In Ferrara under the Este rule, gardens were appreciated and widespread. Practically every noble house or building had an Edenic, almost theatrical appearance: fragrant flowerbeds, babbling brooks and waterfalls, woods, dramatic hedge mazes, grottos and manmade mountains, symbolizing the power and glory of the court. The Este family spent a solid two centuries designing buildings and urban spaces in perfect harmony with nature. This route winds among courtyards and parks, crossing through the Erculea Addition.
|Duration:||1 hour, plus stop to picnic|
|Length:||11 km approx.|
|Road type:||mixed, asphalt/dirt|
|Number of stops:||7|
|Departure/end point:||Castello Estense, Piazza Savonarola|
- GIARDINO DEGLI ARANCI – CASTELLO ESTENSE
- Head to the intersection of Corso della Giovecca. Cross the road and turn left, then immediately turn right onto Corso Ercole I d’Este. Stop at Palazzo dei Diamanti.
- THE “QUADRIVIO” AND PALAZZO DEI DIAMANTI
The building is currently home to the National Art Gallery of Ferrara and is the setting for temporary art exhibits of international importance.
The garden or courtyard of Palazzo dei Diamanti
Originally, the courtyard was decorated by roses, medicinal herbs, fruit trees and a “wood pergola” covered in interwoven vines. At the start of the 1800s, the end of the garden was delimited by a high wall with columns and arches. The current seventeenth-century perspective portal on the east side of the courtyard, brought here in 1931, was built to decorate an ancient building in Viale Cavour.
- Leave the intersection and turn right. Cross Corso Porta Mare at the firs pedestrian crossing you come to and enter the park.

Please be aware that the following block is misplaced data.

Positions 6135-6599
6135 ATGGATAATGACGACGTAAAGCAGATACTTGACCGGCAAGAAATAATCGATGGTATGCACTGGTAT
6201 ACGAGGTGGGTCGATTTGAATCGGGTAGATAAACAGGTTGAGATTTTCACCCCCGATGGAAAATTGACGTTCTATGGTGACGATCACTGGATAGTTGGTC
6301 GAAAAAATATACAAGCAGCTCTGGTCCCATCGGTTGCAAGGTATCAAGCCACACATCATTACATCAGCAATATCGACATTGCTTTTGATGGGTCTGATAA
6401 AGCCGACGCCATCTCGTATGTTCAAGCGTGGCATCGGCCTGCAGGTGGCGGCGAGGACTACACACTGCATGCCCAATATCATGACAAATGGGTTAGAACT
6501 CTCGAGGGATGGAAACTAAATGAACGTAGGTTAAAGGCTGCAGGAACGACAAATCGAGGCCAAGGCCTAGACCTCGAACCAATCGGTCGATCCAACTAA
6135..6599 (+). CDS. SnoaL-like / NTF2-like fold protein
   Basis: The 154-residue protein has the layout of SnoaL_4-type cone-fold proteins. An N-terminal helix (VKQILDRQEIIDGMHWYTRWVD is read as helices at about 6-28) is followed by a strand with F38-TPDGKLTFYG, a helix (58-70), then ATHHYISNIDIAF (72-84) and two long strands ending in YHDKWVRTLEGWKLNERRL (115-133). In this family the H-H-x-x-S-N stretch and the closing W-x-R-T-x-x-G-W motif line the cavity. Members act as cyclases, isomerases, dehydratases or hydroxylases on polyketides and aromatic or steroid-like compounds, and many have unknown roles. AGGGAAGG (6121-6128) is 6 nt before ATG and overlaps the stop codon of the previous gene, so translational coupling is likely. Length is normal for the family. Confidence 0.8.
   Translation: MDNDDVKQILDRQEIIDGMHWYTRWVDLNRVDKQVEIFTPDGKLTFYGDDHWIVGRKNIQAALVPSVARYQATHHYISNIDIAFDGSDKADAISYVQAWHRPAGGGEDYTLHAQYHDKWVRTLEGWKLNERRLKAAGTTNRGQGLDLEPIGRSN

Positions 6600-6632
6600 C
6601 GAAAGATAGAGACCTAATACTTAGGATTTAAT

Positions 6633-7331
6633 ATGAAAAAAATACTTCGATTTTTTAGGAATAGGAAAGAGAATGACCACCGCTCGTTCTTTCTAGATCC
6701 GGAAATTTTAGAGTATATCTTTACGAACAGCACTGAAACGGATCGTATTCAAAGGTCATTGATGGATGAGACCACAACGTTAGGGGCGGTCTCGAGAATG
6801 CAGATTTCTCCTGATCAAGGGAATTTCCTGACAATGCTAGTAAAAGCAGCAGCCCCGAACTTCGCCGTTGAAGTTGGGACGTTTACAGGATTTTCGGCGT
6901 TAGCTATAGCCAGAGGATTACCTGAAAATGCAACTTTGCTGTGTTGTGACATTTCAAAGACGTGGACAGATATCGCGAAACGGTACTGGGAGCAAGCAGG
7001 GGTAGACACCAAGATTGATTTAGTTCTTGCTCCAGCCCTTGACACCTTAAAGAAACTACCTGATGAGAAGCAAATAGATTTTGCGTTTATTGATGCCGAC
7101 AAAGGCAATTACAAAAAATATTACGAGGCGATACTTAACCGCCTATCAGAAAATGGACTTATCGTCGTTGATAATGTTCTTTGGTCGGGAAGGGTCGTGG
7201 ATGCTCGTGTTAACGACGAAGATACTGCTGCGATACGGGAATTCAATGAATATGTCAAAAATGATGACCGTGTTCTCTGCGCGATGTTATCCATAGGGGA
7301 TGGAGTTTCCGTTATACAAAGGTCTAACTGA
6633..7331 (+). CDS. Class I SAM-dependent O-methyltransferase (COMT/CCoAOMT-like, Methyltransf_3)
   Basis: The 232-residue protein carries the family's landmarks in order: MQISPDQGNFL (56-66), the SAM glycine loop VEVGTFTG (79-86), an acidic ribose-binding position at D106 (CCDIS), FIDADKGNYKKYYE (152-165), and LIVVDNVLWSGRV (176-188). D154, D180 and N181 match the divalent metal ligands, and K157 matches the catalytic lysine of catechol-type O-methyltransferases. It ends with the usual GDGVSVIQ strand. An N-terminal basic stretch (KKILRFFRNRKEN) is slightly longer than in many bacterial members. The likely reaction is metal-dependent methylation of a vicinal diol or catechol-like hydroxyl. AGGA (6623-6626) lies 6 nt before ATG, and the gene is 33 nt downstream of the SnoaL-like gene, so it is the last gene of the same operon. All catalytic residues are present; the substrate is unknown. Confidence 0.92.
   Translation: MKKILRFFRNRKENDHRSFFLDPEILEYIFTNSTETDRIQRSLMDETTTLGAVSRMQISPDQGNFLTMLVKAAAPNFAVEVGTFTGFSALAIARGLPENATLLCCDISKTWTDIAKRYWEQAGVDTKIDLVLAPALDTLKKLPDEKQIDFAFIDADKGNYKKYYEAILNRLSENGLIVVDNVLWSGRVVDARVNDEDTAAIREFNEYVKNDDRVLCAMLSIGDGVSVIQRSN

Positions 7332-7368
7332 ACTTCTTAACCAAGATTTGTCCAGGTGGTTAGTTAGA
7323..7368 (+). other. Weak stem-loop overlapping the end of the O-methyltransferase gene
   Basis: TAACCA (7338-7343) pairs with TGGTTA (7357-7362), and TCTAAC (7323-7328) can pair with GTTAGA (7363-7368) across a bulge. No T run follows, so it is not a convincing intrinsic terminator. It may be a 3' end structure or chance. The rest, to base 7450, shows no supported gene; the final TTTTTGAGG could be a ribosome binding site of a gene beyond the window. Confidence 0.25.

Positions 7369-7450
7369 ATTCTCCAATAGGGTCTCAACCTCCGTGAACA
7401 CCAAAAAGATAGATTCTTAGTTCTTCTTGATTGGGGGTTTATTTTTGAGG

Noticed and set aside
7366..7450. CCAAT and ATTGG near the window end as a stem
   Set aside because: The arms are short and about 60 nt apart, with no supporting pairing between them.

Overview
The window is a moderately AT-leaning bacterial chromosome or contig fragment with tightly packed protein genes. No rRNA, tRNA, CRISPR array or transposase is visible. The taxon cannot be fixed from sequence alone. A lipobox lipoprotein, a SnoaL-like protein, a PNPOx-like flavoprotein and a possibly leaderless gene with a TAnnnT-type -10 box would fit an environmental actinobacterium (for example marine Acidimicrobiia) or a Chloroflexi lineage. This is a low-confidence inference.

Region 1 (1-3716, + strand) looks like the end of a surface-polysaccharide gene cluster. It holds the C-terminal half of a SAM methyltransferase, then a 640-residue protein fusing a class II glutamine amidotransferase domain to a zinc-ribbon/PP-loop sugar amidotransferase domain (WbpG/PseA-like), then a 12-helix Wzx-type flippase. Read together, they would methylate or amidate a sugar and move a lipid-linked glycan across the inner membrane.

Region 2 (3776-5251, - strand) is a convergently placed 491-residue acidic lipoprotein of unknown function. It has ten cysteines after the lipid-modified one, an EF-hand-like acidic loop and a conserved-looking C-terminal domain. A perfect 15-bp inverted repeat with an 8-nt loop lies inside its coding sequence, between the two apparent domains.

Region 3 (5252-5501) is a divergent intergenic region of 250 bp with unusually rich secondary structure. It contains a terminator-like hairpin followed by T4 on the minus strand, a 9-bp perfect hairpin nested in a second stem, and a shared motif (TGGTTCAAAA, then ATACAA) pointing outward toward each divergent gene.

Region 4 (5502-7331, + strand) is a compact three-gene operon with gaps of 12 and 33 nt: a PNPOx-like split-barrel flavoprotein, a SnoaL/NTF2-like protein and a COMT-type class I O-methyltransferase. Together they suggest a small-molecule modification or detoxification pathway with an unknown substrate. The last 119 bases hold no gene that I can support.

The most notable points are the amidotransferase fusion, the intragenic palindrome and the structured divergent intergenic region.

- PARCO MASSARI
- Head back to the entry to the park, cross Corso Porta Mare and turn left. After a few meters, you’ll see one of the most symbolic squares of the Italian renaissance. Head into its centre.
- PIAZZA ARIOSTEA
- Go up the ramp in front of Via Folegno and cross Corso Porta Mare. Continue along Via Folegno then turn on Via delle Erbe to immerse yourself in the “urban countryside”.
- THE URBAN COUNTRYSIDE
- Follow the dirt road to reach the embankment, staying to the left. Once you’ve reached the Porta degli Angeli descend and leave the walls. Pass under the crossing, staying on the bike path, and cross Via Bacchelli at the traffic light.
- PARCO URBANO “GIORGIO BASSANI”
- Once you’ve explored the park, continue along the hedge that marks the edge of the park, go past the golf courses and, at the end of the path, cross Via Riccardo Bacchelli using the pedestrian crossing that leads to the bicycle path at the base of the walls. Continue for one km, then, with the tower behind you, head across Piazzale San Giovanni to continue along in the area just below the walls. Once to the next intersection, go up the ramp and turn right onto Piazzale delle Medaglie d’Oro. Pass under the argace and go beyond the square at the foot of the steps. Then head towards Viale Alfonso I d’Este. Follow the signage for Palazzo Schifanoia.
- PALAZZO SCHIFANOIA
The first building was constructed between 1385 and 1391 by Alberto d’Este.
The Salone dei Mesi in Palazzo Schifanoia
Inside Palazzo Schifanoia is the Salone dei Mesi, a room that preserves one of the most important frescoed cycles of the Renaissance, painted between 1469 and 1470 by artists of the so-called Ferrarese School. The frescoed cycle represents the twelve months of the year, with only those from March to September being visible. Each month is divided into three levels: the first depicting a pageant of the Greek gods of Mount Olympus, the central one with zodiac signs and “decani” (mysterious astrological figures connected to the constellations), while the lower register features scenes of daily life with the artwork’s commissioner, Borso d’Este, as the protagonist. He used art as a means for propaganda, demonstrating how well the city was governed under his rule.
Vertically reading the frescoes places the courtly world, the physical world and that of human action in relation to the symbolic world of the gods who seem to determine, with their influence, the course of the month. Horizontally evaluating the compartments, however, brings out the activities completed in each period of the year: the duke departing for the hunt, rural scenes with farmers intently pruning, diplomatic court scenes, all within the refined setting of Ferrara under the Este rule.
- Go back towards Castello Estense, going straight and taking Via Borgo di Sotto, Via Saraceno, Via Mazzini, and Piazza Trento Trieste.
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